Since reports of the human immunodeficiency virus began to emerge in the United States in the 1980s, the HIV epidemic has frequently been linked to gay, bisexual, and other men who have sex with men by epidemiologists and medical professionals. The first official report on the virus was published by the Center for Disease Control on June 5, 1981 and detailed the cases of five young gay men who were hospitalized with serious infections. A month later, The New York Times reported that 41 homosexuals had been diagnosed with Kaposis Sarcoma, and eight had died less than 24 months after the diagnosis was made. By 1982, the condition was referred to in the medical community as Gay-related immune deficiency , “gay cancer,” and “gay compromise syndrome.” It was not until July 1982 that the term Acquired Immune Deficiency Syndrome was suggested to replace GRID, and even then it was not until September that the CDC first used the AIDS acronym in an official report.
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How Mental Health Issues Can Worsen Hiv Among Bisexual People
Bisexual people often also have worse mental health outcomes, often as a result of biphobia and bisexual erasure. For instance, many bisexual people deal with being told that their sexuality is either nonexistent or invalid. This includes being told that bisexuals are greedy, confused, or sexually promiscuous.
Bisexual people have a number of measurably worse mental health outcomes than their straight and gay counterpartseach of which can lead to increased HIV risk and poorer health while living with HIV.
How Many New Hiv Infections Are There In Canada Each Year
According to national HIV estimates, there were 2,242 new HIV infections in Canada in 2018. This means that for every 100,000 Canadians, six people became HIV positive in 2018 .
There was a small increase in the number of new HIV infections in 2018 compared with 2016, when there were an estimated 1,960 new HIV infections.
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The Aids Epidemics Lasting Impact On Gay Men
19 Feb 2018
Turning points in gay history
In the 20th century, the gay community saw such watershed moments as the targeting of gay people by the psychiatric enterprise and the McCarthy era witch-hunts, the birth of gay liberation, lesbian feminism, and queer culture, homosexualitys and demedicalisation, the legalisation of gay marriage, and the overturning of bans on gay people serving in the military.
As with all watersheds, these events impacts were filtered through such characteristics as gender, ethnicity, class, and age at the time of the event. For gay men and women born before 1930, whom I interviewed in 1995 and who came of age in an era of political, medical, and scientific oppression, the emergence of gay liberation was the most significant event shaping their experience of gay life.
Peak of the AIDS epidemic
While these older gay people were aged 50-70 in 1980, when HIV / AIDS emerged in the west, gay male baby boomers were aged 34-16.
For them, the high number of AIDS deaths at the epidemics peak shaped their personal, social, psychological, and community lives, during the epidemic, throughout their life course, and into later years. AIDS killed 324,029 men and women in the USA between 1987 and 1998 .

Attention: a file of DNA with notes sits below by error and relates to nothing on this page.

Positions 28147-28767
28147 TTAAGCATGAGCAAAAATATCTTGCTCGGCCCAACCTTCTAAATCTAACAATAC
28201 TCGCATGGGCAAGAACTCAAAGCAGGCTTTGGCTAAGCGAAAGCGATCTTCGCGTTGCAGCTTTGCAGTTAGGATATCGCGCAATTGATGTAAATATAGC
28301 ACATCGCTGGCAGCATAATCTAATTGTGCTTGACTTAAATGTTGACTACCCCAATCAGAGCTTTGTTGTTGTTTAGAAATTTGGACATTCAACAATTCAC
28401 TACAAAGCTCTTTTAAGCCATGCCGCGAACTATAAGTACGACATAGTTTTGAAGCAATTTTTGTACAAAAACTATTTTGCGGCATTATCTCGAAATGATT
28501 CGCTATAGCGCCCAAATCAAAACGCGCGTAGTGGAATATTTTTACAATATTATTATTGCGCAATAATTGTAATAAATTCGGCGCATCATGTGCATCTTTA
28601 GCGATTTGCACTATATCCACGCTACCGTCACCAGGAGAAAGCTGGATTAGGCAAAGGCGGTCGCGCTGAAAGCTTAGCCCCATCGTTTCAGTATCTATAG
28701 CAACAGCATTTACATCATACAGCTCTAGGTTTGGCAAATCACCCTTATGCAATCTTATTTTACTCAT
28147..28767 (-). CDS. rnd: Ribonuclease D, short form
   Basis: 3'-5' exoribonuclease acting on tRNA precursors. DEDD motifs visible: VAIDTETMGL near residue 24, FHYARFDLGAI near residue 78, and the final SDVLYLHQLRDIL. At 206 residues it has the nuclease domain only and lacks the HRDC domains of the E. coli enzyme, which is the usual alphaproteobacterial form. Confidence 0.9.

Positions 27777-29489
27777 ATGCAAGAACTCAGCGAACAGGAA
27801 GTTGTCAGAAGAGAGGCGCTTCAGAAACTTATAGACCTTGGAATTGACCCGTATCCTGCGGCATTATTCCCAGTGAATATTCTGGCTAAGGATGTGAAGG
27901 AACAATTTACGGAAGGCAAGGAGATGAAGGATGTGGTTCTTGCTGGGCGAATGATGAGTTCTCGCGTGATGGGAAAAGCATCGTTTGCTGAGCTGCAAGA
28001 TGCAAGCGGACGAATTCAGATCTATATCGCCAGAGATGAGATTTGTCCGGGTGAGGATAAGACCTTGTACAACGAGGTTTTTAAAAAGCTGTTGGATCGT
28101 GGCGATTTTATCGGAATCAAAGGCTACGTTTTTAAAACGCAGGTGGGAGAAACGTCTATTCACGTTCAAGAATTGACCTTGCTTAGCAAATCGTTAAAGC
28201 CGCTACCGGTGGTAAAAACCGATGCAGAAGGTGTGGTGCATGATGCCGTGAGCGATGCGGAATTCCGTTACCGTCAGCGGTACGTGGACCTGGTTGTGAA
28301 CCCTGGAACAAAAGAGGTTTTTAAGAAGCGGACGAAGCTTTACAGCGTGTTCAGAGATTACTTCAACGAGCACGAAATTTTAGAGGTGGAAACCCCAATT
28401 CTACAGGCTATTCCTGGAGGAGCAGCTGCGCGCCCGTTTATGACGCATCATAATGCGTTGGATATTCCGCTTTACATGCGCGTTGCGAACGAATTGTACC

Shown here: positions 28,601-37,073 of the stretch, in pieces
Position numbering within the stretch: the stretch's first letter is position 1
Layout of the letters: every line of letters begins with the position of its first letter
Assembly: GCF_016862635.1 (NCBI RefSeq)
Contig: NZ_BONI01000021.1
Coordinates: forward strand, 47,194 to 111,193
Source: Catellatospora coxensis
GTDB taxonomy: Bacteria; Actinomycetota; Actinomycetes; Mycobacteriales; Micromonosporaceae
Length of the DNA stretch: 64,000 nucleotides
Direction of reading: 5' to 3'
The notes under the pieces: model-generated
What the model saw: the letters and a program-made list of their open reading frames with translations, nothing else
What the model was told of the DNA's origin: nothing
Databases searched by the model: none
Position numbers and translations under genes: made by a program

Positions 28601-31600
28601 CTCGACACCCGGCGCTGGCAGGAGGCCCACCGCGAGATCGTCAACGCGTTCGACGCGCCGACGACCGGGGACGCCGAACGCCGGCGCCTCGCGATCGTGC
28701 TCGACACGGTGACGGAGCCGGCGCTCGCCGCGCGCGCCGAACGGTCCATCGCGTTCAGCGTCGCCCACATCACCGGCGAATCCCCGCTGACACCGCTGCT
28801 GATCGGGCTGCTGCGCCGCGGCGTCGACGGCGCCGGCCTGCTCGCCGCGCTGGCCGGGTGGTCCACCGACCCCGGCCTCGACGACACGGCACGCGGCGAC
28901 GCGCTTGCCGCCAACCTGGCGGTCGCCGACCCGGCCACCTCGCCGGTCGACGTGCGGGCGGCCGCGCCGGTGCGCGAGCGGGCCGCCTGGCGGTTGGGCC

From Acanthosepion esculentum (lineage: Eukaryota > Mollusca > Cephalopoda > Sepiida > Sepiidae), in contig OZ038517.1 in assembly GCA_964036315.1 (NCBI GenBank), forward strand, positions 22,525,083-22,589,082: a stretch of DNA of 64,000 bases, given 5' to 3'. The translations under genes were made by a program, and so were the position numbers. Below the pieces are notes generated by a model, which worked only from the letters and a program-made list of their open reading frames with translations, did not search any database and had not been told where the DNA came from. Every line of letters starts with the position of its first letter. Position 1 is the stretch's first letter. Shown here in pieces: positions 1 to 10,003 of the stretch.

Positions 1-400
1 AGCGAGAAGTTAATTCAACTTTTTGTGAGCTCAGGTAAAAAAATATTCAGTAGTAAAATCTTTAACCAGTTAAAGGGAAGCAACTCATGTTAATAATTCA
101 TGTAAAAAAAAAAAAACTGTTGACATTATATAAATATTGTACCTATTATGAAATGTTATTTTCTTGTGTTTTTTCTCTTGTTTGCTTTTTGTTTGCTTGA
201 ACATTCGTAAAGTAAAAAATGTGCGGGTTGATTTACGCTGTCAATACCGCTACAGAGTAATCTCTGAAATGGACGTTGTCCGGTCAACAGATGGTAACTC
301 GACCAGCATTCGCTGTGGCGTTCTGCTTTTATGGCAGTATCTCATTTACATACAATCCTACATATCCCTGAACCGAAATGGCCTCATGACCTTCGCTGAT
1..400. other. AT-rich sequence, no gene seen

AIDS killed 324,029 men and women in the USA between 1987 and 1998.
Silence = Death: Direct action in response to the AIDS Crisis
Devastating numbers of AIDS deaths in major cities
Impact on survivors of the AIDS epidemic
Ongoing impact of HIV/AIDS
Does Hiv Affect Gay And Bisexual Men
In the United States, gay and bisexual men are the population most affected by HIV. According to the Centers for Disease Control and Prevention , in 2019, adult and adolescent gay and bisexual men accounted for 69% of the new HIV diagnoses in the United States and dependent areas.
In the United States, gay and bisexual men are the populationmost affected by HIV.
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Mental Health: A Major Issue Affecting Hiv In Lgbtq Communities
LGBTQ people are disproportionately at risk for a variety of mental health issues, including major depression, bipolar disorder, and generalized anxiety disorder. These issues can lead to detrimental outcomes, like drug use, suicideand, of course, HIV.
Poor LGBTQ mental health comes from a myriad of factors. Some are societal, including the stigma and shame associated in some communities with having a queer or transgender identity. Others are interpersonal, like the need to stay in the closet or the fear of being outed. Often, queer and transgender children are told that they are not good at performing their assigned gender, which can lead them to internalize a sense of failure early in their lives.
Most of the research studying LGBTQ people and mental health centers around gay and bisexual men. Researchers tend to consider mental illness and HIV to be a syndemic in gay and bisexual men, meaning they intertwine with one anothereach epidemic perpetuates the other. Depression, trauma, and substance use are all linked to HIV acquisition risk in different ways.
In addition, as with so many other health disparities in the U.S., racism worsens the impact of mental health issues on people living with HIV.
National Gay Mens Hiv/aids Awareness Day 2021
In 2019, there were 587,355 Gay and Bisexual Men living with HIV, representing over half of all people living with HIV in the U.S.
Gay and Bisexual Men face multiple HIV prevention challenges, such as racism, discrimination, homophobia, and stigma, that put them at higher risk for HIV and prevent them from accessing quality health care that allows them to be aware of their status and take steps to improve their health. These factors are even more prominent for Gay and Bisexual Men of color. From 2008 to 2019, Black Gay and Bisexual Men and Hispanic/Latino Gay and Bisexual Men experienced a 2% decrease and 18% increase respectively in new HIV diagnoses, compared to a 34% decrease among white Gay and Bisexual Men.